Simpler times, news edition

The other evening, I was relaxing in my special coffin filled with semiconductors salvaged from 1980’s-era consumer electronics, when I was thinking about how tired I am of hearing about a certain self-funded presidential candidate, or guns, or terrorism … and my mind wondered to simpler times. Not simpler times without fascists and an easily manipulated populace, but simpler times where you could more easily avoid pointless and dumb news, while still getting normal news.


It wasn’t long ago that I read news, or at least “social media” on Usenet, a system for posting on message boards that predates the web and even the Internet. My favorite “news reader” (software for reading Usenet) was called trn. I learned all it’s clever single-key commands and mastered a feature common to most serious news readers: the kill file.

Kill files are conceptually simple. They contain a list of rules, usually specified as regular expressions, that determine which posts on the message board you will see. Usenet was the wild west, and it always had a lot of garbage on it, so this was a useful feature. Someone is being rude, or making ridiculous, illogical arguments? <plonk> Into the kill file goes their name. Enough hearing about terrorism? <plonk> All such discussions disappear.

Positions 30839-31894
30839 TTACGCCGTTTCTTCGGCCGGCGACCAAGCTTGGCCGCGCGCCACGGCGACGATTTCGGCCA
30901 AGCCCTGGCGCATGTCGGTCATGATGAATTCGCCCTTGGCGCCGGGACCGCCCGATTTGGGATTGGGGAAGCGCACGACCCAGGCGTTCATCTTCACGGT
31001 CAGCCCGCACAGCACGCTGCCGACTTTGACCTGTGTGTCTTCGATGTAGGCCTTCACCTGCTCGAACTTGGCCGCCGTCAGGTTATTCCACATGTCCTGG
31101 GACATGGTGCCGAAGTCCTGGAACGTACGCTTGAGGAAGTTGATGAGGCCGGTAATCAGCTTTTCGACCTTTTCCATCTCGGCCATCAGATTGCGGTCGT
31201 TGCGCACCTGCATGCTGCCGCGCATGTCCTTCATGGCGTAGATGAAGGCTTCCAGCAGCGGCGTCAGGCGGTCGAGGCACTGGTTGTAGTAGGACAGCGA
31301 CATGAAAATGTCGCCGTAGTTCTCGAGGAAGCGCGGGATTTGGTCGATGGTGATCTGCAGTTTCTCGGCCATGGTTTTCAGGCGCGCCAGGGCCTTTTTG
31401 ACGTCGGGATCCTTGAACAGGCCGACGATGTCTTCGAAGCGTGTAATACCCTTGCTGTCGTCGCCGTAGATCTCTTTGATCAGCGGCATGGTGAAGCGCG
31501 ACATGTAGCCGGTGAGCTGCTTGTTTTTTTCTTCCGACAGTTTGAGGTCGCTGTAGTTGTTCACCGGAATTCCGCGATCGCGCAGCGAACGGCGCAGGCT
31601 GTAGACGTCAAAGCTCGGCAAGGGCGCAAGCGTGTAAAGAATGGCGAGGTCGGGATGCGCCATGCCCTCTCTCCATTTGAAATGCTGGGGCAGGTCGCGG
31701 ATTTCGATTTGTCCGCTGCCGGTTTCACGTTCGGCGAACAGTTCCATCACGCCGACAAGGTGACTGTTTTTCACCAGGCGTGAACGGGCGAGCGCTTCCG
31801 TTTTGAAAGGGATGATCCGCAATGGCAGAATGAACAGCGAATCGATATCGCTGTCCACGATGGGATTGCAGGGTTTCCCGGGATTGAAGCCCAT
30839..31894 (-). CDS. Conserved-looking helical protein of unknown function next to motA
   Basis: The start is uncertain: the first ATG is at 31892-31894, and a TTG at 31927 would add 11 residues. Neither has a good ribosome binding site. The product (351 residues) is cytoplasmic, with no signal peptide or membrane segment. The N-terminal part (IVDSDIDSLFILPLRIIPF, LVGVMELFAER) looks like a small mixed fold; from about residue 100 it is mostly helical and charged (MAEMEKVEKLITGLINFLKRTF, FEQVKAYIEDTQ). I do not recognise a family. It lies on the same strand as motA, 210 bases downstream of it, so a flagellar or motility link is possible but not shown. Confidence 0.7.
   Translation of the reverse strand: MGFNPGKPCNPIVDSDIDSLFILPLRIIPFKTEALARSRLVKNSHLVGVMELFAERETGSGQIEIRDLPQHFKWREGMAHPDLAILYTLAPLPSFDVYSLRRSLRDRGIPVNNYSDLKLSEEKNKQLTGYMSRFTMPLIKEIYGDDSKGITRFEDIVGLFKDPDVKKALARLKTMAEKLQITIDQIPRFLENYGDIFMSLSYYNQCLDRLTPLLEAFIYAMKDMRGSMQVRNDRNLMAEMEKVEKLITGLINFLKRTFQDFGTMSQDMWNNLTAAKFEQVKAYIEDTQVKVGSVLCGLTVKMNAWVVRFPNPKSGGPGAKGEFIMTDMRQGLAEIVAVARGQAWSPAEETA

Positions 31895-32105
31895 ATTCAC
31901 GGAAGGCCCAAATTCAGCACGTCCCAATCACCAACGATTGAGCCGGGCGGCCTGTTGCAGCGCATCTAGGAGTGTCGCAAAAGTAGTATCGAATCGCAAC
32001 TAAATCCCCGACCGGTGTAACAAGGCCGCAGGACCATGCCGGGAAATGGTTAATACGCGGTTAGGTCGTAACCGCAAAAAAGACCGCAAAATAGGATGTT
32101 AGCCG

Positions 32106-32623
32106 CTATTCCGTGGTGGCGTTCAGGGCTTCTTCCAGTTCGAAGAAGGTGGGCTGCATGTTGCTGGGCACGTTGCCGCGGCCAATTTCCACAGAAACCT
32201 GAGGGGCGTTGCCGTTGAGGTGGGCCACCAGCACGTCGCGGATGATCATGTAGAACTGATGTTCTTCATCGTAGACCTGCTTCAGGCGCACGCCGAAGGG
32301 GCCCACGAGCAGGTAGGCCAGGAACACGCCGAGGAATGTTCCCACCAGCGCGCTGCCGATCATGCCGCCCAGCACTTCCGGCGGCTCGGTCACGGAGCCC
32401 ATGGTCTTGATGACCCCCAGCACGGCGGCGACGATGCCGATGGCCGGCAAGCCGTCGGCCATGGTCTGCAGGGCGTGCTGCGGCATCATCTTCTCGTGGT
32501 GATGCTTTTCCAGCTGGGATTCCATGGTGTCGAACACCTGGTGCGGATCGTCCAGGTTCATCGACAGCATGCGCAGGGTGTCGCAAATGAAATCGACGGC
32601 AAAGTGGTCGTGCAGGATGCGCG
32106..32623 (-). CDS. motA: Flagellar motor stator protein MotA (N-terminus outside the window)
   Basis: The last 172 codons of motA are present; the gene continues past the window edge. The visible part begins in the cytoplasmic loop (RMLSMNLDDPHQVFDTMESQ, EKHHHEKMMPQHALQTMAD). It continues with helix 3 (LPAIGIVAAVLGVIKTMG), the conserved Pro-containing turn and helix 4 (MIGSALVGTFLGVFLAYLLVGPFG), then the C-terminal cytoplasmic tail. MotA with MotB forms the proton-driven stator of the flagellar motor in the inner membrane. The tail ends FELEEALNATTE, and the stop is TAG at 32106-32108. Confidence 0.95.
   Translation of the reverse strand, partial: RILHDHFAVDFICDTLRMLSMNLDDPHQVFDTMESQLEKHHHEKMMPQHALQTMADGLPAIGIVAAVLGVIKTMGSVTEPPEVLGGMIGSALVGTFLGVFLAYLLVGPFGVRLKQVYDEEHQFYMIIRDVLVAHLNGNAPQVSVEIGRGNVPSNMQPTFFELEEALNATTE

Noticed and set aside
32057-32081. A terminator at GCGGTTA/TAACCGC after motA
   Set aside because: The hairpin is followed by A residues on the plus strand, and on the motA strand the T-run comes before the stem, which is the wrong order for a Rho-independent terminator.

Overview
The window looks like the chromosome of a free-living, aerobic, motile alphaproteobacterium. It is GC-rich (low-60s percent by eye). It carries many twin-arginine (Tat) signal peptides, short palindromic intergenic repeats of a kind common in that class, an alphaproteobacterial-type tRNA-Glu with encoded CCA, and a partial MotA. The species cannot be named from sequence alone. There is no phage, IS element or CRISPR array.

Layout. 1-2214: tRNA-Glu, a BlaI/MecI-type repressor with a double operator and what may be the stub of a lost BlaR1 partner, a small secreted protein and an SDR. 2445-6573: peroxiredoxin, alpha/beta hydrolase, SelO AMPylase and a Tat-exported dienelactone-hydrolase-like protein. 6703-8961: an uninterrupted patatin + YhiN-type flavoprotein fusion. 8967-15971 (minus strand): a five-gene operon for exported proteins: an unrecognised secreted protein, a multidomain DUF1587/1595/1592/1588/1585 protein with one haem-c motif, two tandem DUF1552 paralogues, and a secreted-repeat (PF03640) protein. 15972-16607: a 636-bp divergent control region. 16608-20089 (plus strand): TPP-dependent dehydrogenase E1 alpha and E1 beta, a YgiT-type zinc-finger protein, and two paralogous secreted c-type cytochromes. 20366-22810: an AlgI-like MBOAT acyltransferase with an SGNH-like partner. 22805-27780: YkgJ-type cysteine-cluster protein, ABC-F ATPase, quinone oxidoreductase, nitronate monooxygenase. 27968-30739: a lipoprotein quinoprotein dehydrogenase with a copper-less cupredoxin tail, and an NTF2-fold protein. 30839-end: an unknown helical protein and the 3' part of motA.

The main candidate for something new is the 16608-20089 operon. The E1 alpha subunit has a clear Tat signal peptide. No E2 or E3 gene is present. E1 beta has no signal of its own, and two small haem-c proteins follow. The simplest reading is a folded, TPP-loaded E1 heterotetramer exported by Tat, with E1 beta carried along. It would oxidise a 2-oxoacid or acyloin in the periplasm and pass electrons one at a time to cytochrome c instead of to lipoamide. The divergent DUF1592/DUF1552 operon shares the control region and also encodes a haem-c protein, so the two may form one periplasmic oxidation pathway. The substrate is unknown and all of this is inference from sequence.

Serious users of Usenet maintained carefully curated kill files, and the result was generally a pleasurable reading experience.

Of course, technology moves on. Most people don’t use text-based news readers anymore, and Facebook is the de-facto replacement for Usenet. And in fact, Facebook is doing curation of our news feed – we just don’t know what it is they’re doing.

All of which brings me to musing about why Facebook doesn’t support kill files, or any sophisticated system for controlling the content you see. We live in more advanced times, so we should have more advanced software, right?

More advanced, almost certainly, but better for you? Maybe not. trn ran on your computer, and the authors (its open source) had no pecuniary interest in your behavior. Facebook, of course, is a media company, not a software company, and in any case, you are not the customer. The actual customers do not want you to have kill files, so you don’t.